It is not a secret that recently, bees started declining at an alarmingly fast rate, putting some global food security at risk. These pollinators are essential for biodiversity and fruit, as well as vegetable production which feeds humans and animals alike.
Some of the factors which severely diminished the bee population around the world are pesticides, mites, lack of wildflowers and a lot more.
Can you imagine how hard just one bee works every single day? One single bee tends to at least 2,000 flowers on a daily basis, with their tiny wings beating 10,000 times per minute, carrying pollen, as well as dramatically assisting our food supply. All of that work makes the bees thirsty, particularly on a hot summer day.
This sounds exhausting, right? Bees get thirsty, so they need access to some sage water sources. The problem is that water is not always available. They often take some risks drowning in birdbaths or being eaten at rivers and lakes among birds, fish, frogs and other wildlife. This is why they usually fly around our clotheslines and may even land on us, for example, when we are at an outdoor pool on a hot day.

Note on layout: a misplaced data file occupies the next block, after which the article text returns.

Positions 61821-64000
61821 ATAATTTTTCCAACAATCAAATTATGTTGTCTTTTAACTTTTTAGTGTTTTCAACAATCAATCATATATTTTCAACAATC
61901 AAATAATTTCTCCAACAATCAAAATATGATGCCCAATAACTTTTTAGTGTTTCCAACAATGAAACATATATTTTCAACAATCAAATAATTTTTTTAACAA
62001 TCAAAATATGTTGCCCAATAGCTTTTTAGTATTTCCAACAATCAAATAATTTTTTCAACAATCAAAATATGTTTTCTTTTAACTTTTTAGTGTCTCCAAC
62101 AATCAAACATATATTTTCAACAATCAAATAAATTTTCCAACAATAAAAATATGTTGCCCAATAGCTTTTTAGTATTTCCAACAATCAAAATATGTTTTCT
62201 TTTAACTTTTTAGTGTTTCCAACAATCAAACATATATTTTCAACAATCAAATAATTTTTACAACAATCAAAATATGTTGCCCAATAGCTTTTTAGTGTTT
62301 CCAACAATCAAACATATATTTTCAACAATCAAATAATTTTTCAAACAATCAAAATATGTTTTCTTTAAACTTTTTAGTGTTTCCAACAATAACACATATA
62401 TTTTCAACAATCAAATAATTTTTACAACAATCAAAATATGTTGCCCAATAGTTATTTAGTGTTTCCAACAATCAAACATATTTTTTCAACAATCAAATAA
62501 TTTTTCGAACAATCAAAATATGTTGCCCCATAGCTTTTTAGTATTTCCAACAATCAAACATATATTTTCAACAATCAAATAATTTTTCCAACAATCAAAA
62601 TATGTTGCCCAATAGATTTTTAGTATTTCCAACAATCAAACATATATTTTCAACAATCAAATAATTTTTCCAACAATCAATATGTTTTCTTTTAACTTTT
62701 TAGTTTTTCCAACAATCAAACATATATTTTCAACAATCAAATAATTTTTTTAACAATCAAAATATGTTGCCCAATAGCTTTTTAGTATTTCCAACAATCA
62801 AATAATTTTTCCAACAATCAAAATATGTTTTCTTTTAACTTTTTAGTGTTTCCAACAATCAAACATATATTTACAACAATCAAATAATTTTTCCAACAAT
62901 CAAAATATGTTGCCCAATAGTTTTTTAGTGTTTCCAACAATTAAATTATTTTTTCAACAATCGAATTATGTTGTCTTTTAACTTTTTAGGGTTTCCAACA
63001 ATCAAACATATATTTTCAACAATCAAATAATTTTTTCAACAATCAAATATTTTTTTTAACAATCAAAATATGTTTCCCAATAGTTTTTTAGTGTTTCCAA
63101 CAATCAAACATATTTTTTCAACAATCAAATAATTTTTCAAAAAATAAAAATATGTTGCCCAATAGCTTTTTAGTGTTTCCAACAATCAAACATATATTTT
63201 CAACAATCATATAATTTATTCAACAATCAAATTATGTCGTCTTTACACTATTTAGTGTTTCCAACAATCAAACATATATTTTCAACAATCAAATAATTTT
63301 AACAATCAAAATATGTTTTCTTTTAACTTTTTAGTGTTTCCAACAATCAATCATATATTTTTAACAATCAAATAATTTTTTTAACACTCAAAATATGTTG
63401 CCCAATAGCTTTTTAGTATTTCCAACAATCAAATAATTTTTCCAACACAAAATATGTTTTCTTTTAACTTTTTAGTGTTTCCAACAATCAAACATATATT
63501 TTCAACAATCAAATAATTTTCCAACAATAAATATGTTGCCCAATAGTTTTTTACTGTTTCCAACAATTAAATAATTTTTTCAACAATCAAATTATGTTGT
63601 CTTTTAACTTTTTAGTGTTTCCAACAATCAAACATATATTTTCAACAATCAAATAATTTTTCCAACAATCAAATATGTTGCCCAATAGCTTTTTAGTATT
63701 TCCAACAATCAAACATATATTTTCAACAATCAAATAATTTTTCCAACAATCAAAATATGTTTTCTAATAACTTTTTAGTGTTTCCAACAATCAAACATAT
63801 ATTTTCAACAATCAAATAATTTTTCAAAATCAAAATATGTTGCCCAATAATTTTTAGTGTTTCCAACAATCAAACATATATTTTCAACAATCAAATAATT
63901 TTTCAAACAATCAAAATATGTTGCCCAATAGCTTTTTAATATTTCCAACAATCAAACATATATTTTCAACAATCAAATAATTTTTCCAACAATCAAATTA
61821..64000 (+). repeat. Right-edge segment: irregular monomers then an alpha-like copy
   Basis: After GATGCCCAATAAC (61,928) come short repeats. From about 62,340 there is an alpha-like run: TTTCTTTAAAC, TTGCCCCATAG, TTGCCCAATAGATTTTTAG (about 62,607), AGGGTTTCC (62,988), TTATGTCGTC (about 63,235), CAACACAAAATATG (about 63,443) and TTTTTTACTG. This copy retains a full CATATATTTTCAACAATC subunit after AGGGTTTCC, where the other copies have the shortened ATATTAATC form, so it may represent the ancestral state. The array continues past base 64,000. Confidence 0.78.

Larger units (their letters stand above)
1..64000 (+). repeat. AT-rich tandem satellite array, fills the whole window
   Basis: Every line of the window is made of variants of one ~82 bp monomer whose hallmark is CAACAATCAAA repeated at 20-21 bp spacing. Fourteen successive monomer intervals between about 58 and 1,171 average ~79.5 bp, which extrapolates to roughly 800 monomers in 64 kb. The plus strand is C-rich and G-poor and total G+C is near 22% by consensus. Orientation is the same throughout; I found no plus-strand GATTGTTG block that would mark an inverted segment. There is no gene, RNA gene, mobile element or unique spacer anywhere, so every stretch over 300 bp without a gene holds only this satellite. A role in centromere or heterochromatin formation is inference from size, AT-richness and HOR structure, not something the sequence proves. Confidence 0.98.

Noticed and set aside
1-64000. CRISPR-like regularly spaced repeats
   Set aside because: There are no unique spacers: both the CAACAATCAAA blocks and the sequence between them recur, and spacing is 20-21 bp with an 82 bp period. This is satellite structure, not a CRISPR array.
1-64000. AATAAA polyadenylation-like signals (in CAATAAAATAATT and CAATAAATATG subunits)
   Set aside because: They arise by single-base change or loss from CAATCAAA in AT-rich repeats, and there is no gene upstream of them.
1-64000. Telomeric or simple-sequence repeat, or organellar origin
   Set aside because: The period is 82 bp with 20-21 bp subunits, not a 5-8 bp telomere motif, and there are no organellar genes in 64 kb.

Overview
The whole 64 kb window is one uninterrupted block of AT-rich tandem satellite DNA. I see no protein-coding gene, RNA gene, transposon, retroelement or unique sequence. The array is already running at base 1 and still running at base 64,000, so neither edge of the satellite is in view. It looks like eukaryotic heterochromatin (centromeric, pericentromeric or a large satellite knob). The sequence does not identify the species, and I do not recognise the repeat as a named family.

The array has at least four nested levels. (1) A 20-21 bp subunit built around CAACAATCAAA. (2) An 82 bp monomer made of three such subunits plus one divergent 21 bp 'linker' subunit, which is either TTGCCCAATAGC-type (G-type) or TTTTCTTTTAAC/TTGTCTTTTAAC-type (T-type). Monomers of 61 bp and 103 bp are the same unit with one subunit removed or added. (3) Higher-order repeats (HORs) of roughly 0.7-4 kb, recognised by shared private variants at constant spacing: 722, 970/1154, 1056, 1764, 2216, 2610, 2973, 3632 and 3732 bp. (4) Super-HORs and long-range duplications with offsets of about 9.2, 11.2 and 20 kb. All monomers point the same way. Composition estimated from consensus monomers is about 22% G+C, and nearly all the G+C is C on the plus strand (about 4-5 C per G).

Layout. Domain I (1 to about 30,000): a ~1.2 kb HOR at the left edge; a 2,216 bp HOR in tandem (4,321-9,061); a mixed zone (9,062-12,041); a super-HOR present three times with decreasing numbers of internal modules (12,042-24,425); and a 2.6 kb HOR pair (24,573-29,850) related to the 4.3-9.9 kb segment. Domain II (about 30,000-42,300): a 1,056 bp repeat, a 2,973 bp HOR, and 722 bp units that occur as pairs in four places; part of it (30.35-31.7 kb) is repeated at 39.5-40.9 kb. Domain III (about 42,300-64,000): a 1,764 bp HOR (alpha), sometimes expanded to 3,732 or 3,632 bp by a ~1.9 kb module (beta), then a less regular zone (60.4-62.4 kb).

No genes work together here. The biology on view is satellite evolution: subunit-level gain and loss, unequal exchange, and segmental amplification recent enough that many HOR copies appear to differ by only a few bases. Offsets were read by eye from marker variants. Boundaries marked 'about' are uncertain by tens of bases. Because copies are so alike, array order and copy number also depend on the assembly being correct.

Bees need very shallow water to drink from. However, the shallow water evaporates quickly. Birdbaths are bot the best option, as we already mentioned because bees tend to drown if the water is not shallow enough.
Kim Flottum, the editor of the Bee Culture magazine, writes in her book The Backyard Beekeeper: An Absolute Beginner’s Guide to Keeping Bees in Your Yard and Garden:
“Water is usually used to dissolve crystallized honey, dilute honey when producing larval food, as well as for evaporation cooling during warm weather and a cool drink on a hot day. Bees know exactly where to return to the same water source. Foragers seem to seek water sources which are scented.”
But there is a solution to this problem too. One of the answers to hydrate our little pollinators is to add marbles or pebbles to a bowl or maybe to a pan and then add the water. The marbles will give the bees a spot to land so that they do not drown when they come to drink water.